Many Long-Awaited Projects Are Completed In 2020
By MARK EVANS
While being introduced to and dealing with the novel coronavirus called COVID-19 took up much of local leaders’ time and energy in 2020, some long-awaited accomplishments were finally realized during the year.
PARK ESTABLISHED AFTER BILLS PASS
The year saw the final steps taken in the establishment of the Ste. Genevieve National Historical Park.
District 116 State Representative Dale Wright introduced a bill to convey Missouri Department of Natural Resources (DNR) to the National Park Service (NPS). It was later incorporated in another house bill. Finally, the movement was capped Oct. 30, when U.S. Secretary of the Interior, David Bernhardt, signed the paperwork that officially established the national park.
Meanwhile, Chris Collins was introduced in late January as the first permanent superintendent of the par in late January and assumed his duties here in the spring.
MUSEUM OPERATIONS ALSO WERE BIG EVENTS
Another long-awaited event was the opening of the Ste. Genevieve Museum Learning Center in the old Koetting Building on Market Street. it finally opened its doors in mid October. Meanwhile, its former venue, the historic 1933 museum building, was refurbished and made into a museum and art center/headquarters for the Sainte Genevieve Art Guild.
Another big event was the shutting down of McDonald’s in late February. The old restaurant, on Ste. Genevieve Ave., was then demolished and a new building constructed, complete with two drive-through lanes. It reopened in the summer.
OTHER PROJECTS GET ACCOMPLISHED
Some other projects too place, as well. One was the successful installation of an emergency valve near the Ste. Genevieve County Community Center to connect city water (provided by Alliance Water Resources) and county water (provided by Public Water Supply District No. 1). A Delta Regional Authority grant helped pay for the value, which paid off during an August water main break.
Levee District No. 3 also got a new Flygt PL7121 pump at the
pump house of the Urban Design Levee.
The city replaced a collapsing retaining wall on Washington and Fifth streets that had been discussed for some time. Plans were also approved for water/sewer replacement.
The county was only abler to pave one section of gravel road – Magnolia Hollow Road, but improved a dangerous curve on Saline Creek Road ab replaced culvert on Gillespie Road and did major repair work on the 116-year-old Franklin Bridge on the outskirts of St. Mary.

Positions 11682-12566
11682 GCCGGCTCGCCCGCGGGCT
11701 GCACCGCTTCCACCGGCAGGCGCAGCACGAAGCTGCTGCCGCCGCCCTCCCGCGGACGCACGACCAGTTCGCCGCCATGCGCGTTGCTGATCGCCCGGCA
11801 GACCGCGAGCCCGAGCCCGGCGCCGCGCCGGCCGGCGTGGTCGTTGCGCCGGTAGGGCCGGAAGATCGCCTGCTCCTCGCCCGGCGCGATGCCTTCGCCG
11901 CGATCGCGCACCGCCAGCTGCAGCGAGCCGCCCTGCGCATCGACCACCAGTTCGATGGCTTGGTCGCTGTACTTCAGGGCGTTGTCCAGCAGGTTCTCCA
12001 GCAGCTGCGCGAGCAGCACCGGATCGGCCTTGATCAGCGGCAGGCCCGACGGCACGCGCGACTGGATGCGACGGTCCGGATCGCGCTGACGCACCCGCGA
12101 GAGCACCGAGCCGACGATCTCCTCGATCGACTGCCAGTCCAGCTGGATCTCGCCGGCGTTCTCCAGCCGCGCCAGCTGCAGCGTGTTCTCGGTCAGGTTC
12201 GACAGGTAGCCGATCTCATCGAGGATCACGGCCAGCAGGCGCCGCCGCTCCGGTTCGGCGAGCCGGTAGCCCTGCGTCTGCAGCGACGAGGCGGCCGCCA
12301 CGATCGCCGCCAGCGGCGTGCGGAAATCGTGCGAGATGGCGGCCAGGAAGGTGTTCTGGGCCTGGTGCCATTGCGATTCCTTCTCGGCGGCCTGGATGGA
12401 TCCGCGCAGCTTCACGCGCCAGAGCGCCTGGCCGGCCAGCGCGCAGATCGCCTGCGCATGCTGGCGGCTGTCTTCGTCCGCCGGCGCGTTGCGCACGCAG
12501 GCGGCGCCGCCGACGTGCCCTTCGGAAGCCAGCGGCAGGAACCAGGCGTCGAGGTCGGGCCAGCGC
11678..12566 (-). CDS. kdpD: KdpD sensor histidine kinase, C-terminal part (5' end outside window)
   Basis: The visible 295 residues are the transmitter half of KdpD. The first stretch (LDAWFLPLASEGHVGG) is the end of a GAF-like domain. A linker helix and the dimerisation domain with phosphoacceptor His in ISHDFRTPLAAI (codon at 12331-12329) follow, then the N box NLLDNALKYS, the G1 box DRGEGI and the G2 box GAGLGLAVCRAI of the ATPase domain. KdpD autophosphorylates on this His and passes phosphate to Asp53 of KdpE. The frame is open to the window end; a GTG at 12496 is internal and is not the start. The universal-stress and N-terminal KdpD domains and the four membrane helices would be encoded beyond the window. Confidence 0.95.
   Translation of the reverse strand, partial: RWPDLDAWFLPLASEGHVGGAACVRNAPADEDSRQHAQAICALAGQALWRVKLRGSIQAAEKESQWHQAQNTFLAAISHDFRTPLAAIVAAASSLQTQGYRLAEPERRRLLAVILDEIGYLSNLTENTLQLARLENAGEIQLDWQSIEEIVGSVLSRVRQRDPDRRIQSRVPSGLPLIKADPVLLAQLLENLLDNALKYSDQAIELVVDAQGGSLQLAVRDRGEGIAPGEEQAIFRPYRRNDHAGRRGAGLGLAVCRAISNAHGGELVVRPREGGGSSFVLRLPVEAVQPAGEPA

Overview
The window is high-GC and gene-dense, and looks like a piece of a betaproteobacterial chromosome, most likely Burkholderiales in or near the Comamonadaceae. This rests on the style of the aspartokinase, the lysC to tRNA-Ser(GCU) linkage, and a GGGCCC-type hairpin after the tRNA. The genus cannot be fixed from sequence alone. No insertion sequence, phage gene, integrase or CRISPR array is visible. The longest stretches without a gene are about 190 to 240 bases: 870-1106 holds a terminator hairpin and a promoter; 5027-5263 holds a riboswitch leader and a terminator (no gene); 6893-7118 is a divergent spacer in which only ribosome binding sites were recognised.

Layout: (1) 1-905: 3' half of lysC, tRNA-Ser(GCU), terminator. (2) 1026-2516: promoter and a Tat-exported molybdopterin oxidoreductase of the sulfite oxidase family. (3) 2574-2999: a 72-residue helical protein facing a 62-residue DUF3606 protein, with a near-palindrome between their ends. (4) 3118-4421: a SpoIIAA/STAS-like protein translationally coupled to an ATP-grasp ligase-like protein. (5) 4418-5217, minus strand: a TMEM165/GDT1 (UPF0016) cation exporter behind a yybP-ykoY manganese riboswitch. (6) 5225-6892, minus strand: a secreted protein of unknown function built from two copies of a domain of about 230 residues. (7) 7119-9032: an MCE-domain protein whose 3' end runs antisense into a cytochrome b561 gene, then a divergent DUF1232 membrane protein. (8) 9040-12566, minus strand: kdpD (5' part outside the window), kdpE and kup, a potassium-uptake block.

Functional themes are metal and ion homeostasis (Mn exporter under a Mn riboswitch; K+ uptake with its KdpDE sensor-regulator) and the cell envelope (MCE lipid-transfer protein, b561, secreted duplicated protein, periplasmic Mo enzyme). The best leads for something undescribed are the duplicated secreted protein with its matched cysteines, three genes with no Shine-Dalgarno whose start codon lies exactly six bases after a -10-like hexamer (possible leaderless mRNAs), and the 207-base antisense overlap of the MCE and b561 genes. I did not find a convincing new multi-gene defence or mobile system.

The long-awaited repair work on New Bourbon Port Road was also finally done, once right-of-way issues were cleared up.
Plans, meanwhile were ongoing all year to connect the community center and other amenities on the west side of Progress Parkway with the new River Rapids Waterpark.
Plans evolved from a walkway to an elevated pedestrian bridge with an elevator, then back to a crosswalk, thanks to voluminous government red tape.
Work was almost ready to begin as the year closed.
LOCAL CHANGES TOOK PLACE
Locally, the Ste. Genevieve Herald was sold by Ste. Genevieve Media, LLC to Better Newspapers, Inc., of Mascoutah, Illinois at the end of February.
Former owner/publisher Toby Carrig served as general manager until he resigned in June to fill the vacant position of director of tourism for the city of Ste. Genevieve. Mark Evans succeeded him as editor.
Other changes in personnel in the area included longtime Ste. Genevieve city administrator Martin Toma retiring and being replaced by Happy Welch in March. Ste. Genevieve County Memorial hospital CEO Tom Keim also retired, his position filled by Dr. Steve Pautler.
LICENSE OFFICE WAS CLOSED
For much of 2020, county driver had to go to neighboring counties to get licenses or plates renewed.
Wayne Grusling decided not to renew his contract with the state to run the office. It officially expired March 29. Grusling’s Vehicle Tax Services LLC had been operating the office since March 2016.
The office has been closed since March, due to the COVID-19 virus.
The Ste. Genevieve Chamber of Commerce bid for the office, only to see the process drag on throughout the summer. Finally, in early September, the chamber was awarded the contract. A protest by the lowest-ranking of the five bidders, however delayed things an additional month.
The office is finally expected to open in early January at its new location at 753 Ste. Genevieve Avenue.
2020 WAS BIG POLITICAL YEAR
Politics were in the air throughout 2020, wit national, state and local elections drawing much interest.
Early in the year, lengthen Sheriff Gary Stolzer turned some heads, switching party affiliation from Democrat to Republican.
During the summer, four candidates signed up for Second district Commissioner Joe Gettnger’s seat, Getting not being one of them. Democrats Tony Ritter and Micah Rouse and Republicans Don Kuehn and Randy Ruzicka all ran. Eventually, Ruzicka beat Ritter in the November general election. Meanwhile, in the First District Democratic primary, challenger Karen Stuppy knocked off incumbent Randy Bahr and did not face an opponent in the general election.
Republican challenger Robin Naeger also upended longtime County Public Administrator Mary Jo Ramer, a Democrat.
Meanwhile, Wright survived a GOP primary challenge from former Ste. Genevieve Alderman Bryant wolfing and won reelection in November.
The county voted overwhelmingly for the Republican ticket of Donald Trump and Mike Pence, over Democrats Joe Biden and Kamala Harris the eventual winners.
Meanwhile, in St. Mary, incumbent Mayor Gloria Bader and former Mayor Carlton Wyatt finished in a 37-37 tie in the June 2 election – postponed from April due to the COVID-19 pandemic. On June 30, Wyatt beat Bader, 58-45, in a special runoff election.
Bader, 80, died Nov. 26.